11:36 GMT28 November 2020
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    North Korea’s most recent ballistic missile test took place at night in order to demonstrate an ability to strike under cover of darkness, but US intelligence sources knew the launch was going to take place at least 72 hours prior to the event, according to a new report.

    The US knew that some kind of launch activity was poised to take place and "was able to observe preparatory work for the paved launch pad where the Hwasong-15's firing table was set up before midnight local time on November 28, nearly three hours before launch," The Diplomat's Ankit Panda reported Wednesday.

    The 3 a.m. launch was supposed to show Pyongyang's ability to set up and fire its missiles in darkness and without warning, according to US observers. The presence of an observation stand on the launch pad is one of the indicators used by North Korea watchers to predict launches; for the most recent launch, a mobile stand was used, Business Insider reports.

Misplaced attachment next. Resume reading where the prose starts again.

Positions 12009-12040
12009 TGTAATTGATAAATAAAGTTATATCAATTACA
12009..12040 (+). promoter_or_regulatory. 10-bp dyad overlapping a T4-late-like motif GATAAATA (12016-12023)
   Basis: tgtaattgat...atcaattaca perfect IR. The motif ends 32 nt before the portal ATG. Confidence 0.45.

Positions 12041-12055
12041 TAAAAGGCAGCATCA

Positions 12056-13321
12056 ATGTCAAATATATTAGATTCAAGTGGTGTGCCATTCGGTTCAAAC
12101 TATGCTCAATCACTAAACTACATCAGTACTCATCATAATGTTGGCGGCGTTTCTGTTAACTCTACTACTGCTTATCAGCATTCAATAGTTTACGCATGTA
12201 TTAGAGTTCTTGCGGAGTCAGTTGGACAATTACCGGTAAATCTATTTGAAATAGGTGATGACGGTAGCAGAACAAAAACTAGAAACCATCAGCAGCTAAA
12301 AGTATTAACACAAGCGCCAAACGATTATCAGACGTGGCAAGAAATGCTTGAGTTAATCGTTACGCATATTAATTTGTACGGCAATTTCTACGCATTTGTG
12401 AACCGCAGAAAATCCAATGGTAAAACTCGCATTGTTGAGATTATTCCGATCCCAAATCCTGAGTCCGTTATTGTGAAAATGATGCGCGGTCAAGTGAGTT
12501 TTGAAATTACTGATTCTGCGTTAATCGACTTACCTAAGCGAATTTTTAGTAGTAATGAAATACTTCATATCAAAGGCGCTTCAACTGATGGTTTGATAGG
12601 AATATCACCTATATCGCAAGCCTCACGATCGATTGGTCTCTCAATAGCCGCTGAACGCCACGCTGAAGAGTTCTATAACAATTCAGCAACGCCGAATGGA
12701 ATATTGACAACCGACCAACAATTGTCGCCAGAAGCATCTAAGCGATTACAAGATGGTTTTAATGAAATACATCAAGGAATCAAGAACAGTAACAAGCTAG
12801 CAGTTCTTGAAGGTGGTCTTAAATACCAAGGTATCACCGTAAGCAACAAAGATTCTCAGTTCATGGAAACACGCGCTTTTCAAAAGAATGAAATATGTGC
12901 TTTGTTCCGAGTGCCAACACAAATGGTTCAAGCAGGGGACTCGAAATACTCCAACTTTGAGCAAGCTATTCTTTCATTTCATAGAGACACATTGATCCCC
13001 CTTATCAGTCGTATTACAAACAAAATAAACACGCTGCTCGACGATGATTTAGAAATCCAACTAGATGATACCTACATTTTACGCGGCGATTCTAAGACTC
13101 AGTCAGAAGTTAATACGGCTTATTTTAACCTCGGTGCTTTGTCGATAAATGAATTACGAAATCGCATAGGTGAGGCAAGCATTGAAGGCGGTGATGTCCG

The late November nighttime launch mirrors the country's July ballistic missile test, which broke with North Korea's general pattern of early morning launches and demonstrated increased flexibility in the country's launch procedures.

    "The test-fire reconfirmed the reliability of the ICBM system, demonstrated the capability of making a surprise launch of the ICBM in any region…," the North's Korea Central News Agency (KCNA) said following the July test.

    This operational capability was once again on display during the November ballistic missile test, but it didn't necessarily surprise US military and intelligence agencies, according to the Diplomat report.


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    ICBM, ballistic missile launches, Democratic Republic of North Korea (DPRK)
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